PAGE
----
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Taking You Back in History: Strong Women of Tuolumne County in the Gold Rush (and Beyond) - Part 1

Updated: Oct 26, 2023

By Scott Belser, Groveland Yosemite Gateway Museum/Southern Tuolumne County

Historical Society

Emanuella Marconi Raggio

Throughout history many wise people have commented on the importance of both women and men to the well-being. of a nation or a culture. Even Mao Zedong noted that “women hold up half the sky.” Certainly the skies over Tuolumne County have been supported by strong individuals of both genders to the benefit of all.

Since the early days of the European presence in Groveland and Big Oak Flat, there have been a number of strong women who have played major roles in our community. This might not be a surprise since getting to southern Tuolumne County in those early times was a demanding test for anyone, man or woman. Coming to California for the Gold Rush required an arduous journey of many months and significant dangers. Each of the three principal routes to the gold strike areas – overland, around the Horn of South America, or across the Panama Isthmus – posed severe hardships and even death. An estimated 10% of those who started the journey didn’t complete it due to injuries or disease. You had to be tough to even think of going to California, much less arrive there and start a new life in a new land.

Almost all gold adventurers in the first years after the discovery of gold in California were men. California’s population according to the 1852 California Census was 90% men. The Gold Rush’s hard labor, brutal weather, and a violent society meant a prevalence of men in the gold fields.

Gradually, however, the strenuous life in Gold Country moderated, and women began to arrive in increasing numbers. The easy gold of the 1850s ran out, and migrants had to turn elsewhere for their livelihood. Harsh gold prospecting was replaced by farming, ranching, and commerce.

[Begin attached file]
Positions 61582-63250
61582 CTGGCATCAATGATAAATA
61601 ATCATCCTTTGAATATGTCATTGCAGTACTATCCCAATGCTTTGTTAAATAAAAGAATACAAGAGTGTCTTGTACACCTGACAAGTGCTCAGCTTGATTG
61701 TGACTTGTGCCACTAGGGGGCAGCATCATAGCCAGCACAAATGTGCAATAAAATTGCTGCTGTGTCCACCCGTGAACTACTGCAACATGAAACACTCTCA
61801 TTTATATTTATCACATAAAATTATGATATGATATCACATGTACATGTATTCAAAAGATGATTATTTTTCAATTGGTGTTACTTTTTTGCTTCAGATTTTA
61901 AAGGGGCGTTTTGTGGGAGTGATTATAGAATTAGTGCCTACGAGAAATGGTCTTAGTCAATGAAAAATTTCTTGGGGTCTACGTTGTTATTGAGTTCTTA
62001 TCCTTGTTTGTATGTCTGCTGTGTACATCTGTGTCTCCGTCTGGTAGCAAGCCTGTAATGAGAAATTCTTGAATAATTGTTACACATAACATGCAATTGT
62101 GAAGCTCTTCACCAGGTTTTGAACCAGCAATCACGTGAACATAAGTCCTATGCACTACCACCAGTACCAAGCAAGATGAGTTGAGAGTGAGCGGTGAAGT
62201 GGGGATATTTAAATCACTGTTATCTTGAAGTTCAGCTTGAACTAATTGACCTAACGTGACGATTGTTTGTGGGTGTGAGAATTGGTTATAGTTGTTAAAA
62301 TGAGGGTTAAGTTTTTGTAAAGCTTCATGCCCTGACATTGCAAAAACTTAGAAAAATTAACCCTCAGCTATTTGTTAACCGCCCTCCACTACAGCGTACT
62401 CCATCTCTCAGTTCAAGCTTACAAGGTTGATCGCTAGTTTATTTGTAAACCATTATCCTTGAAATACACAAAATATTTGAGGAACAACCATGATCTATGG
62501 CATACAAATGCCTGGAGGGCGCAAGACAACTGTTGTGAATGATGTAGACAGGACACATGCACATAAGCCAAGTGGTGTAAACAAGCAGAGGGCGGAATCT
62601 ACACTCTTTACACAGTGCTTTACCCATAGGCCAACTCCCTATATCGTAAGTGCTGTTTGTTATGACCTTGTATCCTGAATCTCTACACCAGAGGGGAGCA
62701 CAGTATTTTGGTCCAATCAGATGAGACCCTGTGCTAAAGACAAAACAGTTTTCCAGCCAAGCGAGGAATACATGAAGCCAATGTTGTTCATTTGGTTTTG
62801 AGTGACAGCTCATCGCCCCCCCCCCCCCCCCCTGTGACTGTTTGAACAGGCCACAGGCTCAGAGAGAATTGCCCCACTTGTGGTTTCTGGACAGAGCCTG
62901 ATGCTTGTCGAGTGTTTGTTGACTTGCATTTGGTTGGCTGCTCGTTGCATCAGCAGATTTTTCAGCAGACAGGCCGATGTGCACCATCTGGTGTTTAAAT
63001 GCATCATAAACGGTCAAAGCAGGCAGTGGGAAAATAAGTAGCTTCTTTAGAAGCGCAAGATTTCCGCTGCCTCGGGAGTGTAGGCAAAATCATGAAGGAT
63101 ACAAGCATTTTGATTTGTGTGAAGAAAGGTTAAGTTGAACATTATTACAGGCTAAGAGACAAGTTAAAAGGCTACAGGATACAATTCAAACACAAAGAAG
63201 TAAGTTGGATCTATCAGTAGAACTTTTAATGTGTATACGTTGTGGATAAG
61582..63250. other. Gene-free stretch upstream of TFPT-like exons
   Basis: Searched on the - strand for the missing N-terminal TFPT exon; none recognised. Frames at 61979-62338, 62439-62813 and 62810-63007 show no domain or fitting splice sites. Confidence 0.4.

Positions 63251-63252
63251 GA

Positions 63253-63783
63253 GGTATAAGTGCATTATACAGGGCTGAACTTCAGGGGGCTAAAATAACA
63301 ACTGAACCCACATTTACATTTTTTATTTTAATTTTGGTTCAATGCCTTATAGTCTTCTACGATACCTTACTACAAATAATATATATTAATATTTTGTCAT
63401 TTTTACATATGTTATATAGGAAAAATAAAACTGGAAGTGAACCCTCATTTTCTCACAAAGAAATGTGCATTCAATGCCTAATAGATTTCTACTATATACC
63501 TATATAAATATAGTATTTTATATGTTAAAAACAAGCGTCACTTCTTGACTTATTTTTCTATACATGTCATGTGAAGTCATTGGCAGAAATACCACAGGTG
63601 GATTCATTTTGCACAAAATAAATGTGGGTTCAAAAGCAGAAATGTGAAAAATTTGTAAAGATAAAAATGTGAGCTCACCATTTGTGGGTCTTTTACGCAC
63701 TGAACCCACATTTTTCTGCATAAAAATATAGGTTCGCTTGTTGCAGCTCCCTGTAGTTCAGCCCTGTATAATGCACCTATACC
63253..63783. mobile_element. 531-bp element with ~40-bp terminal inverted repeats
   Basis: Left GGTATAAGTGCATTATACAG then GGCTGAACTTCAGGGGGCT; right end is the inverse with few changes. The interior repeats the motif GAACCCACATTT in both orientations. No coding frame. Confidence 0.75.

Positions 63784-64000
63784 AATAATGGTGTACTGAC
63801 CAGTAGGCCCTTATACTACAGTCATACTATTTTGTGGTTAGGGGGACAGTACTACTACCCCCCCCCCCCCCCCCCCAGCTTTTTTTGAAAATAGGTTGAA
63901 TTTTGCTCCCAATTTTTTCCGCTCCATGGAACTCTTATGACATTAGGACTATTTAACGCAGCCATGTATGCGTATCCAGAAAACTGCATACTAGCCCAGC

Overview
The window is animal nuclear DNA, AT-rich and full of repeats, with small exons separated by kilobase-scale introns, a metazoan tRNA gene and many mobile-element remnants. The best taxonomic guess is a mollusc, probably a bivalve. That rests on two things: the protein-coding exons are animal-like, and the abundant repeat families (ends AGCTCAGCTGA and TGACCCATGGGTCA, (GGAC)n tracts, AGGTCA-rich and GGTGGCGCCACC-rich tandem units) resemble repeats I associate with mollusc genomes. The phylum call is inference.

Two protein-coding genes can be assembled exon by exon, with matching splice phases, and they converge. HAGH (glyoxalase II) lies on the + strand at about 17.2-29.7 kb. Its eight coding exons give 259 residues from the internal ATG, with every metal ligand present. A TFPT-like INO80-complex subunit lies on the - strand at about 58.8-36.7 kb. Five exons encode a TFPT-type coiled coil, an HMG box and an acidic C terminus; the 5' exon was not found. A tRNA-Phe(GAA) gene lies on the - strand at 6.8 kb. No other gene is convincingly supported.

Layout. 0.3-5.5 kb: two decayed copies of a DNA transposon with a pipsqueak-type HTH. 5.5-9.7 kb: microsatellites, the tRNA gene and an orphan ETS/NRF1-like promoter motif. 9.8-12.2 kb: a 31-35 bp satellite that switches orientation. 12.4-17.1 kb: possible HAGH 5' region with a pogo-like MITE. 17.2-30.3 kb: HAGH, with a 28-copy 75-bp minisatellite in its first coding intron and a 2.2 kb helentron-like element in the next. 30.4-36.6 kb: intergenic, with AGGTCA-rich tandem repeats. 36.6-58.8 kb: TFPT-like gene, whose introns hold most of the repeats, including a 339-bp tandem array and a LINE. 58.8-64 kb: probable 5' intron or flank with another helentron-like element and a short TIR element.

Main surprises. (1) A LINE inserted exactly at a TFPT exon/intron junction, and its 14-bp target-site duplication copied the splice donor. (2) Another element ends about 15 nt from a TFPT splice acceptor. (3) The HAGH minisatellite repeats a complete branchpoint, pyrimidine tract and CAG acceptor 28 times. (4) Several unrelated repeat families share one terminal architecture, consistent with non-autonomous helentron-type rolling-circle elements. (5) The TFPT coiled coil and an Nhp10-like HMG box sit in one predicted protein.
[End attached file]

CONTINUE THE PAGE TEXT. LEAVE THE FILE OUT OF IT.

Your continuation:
With this changed environment, many men sought women to marry and start families. By 1860 women were 28% of California residents (US Census). In many cases they were the wives or companions of men immigrants. To be sure, some women came as “entertainers” of varying propriety. However, as time passed, more and more women became wives, and also sisters, mothers, and daughters. Moreover, they had the opportunity to create their own lives connected to but independent from the world of men around them.

Southern Tuolumne County illustrated these economic and demographic changes. Big Oak Flat was a classic Gold Rush “boom town” in the 1850s and early 1860s with a population of nearly 3000 and a lively town of hotels, clubs, businesses of all types – even an opera house. Unfortunately, a devastating fire in 1863 nearly destroyed the town completely.

However, even in Tuolumne County, the first signs of a sustainable alternative to mining became evident by the 1860s: namely, tourism to Yosemite. The threat to Yosemite from rapacious over-development was so dire that President Lincoln felt compelled to declare Yosemite Valley a “preserve” in 1864. The Big Oak Flat Road to Yosemite opened in 1874. The appearance of tourism and commerce opened up new opportunities for all, including the area’s women residents.

A survey of southern Tuolumne County history highlights the stories of four women who were part of these demographic patterns. They also illustrate the positive role of strong characters (who happened to be women) in the development of the area. There were many other individuals, of course, but these four stories are emblematic of the challenges facing women and their drive to overcome them.

Emanuella Antonini was born in Genoa, Italy, in 1847 and migrated to America to marry Luigi Marconi in 1862. Long-distance arranged marriages were not uncommon in that era, including many in the Italian community. Luigi had an established bakery and store in Big Oak Flat, and the couple apparently worked together in their businesses. The couple went on to have six children. Luigi Marconi died in 1876, and Emanuella raised the children as a single mother until her marriage to another prominent local businessman, Joseph Raggio (also from Genoa, Italy), in 1883.